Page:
Eat at regular intervals

James Wythe says eating at regular intervals is another great tactic for you to follow if you’re trying to reduce your sugar intake.

“Make sure you eat at regular intervals, and snacking high in protein or high in healthy fat based foods such as avocados. Make sure to eat at the same time each day and always have prepared/planned what you are going to consume.”

Reduce your carbohydrates

Food blogger Katrin says it’s important to reduce the amount of carbohydrates you’re eating, “Reduce the amount of carbohydrates you’re eating, specifically cereals, bread, pasta and rice. Instead, eat more eggs, nuts and seeds, healthy fats and vegetables. For the Italians, pasta is never the main course. It’s a starter. And did you know 2 slices of wholegrain bread raises your blood sugar levels higher than eating 6 spoonful’s of sugar? You’re much better off eating eggs for breakfast, or a granola made with nuts and seeds.”

How will the sugar tax reduce the amount we consume?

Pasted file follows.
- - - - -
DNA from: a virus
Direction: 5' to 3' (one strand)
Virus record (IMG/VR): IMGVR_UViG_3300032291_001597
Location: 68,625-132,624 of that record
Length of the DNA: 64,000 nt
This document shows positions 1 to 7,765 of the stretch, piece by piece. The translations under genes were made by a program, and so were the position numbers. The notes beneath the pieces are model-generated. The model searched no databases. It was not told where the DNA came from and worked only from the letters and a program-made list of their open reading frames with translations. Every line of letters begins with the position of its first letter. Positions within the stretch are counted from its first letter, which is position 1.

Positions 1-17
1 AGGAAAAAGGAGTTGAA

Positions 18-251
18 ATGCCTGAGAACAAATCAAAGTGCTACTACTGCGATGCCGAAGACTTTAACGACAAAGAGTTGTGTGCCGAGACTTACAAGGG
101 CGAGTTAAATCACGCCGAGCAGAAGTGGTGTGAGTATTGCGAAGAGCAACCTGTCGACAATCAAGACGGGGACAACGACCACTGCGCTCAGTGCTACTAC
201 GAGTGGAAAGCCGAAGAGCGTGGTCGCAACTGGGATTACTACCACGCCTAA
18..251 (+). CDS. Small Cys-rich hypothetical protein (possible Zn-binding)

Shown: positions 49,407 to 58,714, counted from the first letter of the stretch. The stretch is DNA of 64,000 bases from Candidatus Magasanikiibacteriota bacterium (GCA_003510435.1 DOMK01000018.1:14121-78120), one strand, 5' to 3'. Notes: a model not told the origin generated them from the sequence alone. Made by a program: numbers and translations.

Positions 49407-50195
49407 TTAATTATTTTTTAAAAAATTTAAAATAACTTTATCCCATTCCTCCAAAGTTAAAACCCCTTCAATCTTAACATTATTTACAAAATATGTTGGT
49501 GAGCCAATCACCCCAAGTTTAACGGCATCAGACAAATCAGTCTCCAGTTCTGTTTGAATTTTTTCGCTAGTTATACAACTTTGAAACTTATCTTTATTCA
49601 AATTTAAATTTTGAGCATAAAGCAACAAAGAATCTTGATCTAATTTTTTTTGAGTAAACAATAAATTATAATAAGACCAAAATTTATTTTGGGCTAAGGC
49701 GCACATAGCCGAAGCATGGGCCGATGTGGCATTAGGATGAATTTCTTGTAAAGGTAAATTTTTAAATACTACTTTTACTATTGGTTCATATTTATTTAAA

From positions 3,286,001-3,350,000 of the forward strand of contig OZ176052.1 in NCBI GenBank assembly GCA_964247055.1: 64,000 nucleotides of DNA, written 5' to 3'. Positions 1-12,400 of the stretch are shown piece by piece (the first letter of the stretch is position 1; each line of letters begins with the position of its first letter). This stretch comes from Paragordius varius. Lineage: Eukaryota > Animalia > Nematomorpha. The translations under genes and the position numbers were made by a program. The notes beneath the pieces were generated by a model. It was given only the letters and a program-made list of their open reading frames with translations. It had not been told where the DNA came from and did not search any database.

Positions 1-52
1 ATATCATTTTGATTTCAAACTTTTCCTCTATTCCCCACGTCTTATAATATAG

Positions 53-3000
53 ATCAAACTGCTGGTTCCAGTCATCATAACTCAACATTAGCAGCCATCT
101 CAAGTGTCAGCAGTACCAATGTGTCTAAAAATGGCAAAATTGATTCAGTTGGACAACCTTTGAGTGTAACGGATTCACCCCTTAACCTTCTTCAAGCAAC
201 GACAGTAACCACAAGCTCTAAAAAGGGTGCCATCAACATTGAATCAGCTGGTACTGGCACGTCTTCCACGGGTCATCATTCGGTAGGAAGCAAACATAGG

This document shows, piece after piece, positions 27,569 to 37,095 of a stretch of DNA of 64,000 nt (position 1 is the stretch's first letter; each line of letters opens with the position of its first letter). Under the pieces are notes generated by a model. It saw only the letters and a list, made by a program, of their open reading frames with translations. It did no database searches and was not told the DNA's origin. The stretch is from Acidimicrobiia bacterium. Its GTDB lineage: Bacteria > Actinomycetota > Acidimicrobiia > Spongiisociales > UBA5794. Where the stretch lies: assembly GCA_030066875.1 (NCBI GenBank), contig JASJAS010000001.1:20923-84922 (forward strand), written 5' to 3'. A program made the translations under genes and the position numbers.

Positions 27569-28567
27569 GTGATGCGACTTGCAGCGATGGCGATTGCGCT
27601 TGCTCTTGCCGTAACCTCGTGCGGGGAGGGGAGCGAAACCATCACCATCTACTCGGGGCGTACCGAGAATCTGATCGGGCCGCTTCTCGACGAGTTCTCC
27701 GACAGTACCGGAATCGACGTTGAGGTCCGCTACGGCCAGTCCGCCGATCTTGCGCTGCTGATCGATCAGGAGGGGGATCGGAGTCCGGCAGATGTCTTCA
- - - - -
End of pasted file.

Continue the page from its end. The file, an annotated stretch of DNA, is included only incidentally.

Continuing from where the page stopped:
How will the sugar tax reduce the amount we consume?

So, how will the sugar tax really reduce the amount we consume?

Alan Williams Coaching believes it will have an impact on the manufacturers. He says, “I think it may help from the point of view that it’s putting pressure on the manufacturers. We’ve already seen quite a large number of soft drink manufacturers go back to the drawing board to reformulate their drinks. Avoiding the higher tax clearly matters to them. However I’m not convinced a sugar tax alone is enough to tackle the obesity epidemic.”

James Wythe, adds, “I think the sugar tax should be a great way to help raise awareness around how much sugar people are consuming. In turn hopefully this will reduce sugar intake but education is still vital and needs to go alongside the tax in my opinion.”

Katrin, says, “The sugar tax is a great step in the right direction. I’m sure we’ll see an impact on public health in time. What the government needs to do now is make people more aware of the health implications of sugar and stop allowing companies to sell it as ‘healthy’, ‘sporty’ or ‘fun’. The sugar in drinks amounts to hundreds of calories we’re not aware of. You can glug down a fizzy drink and you won’t feel any more satisfied than if you had drunk a glass of water. At least if you eat a piece of cake, you’ll feel full for a while.”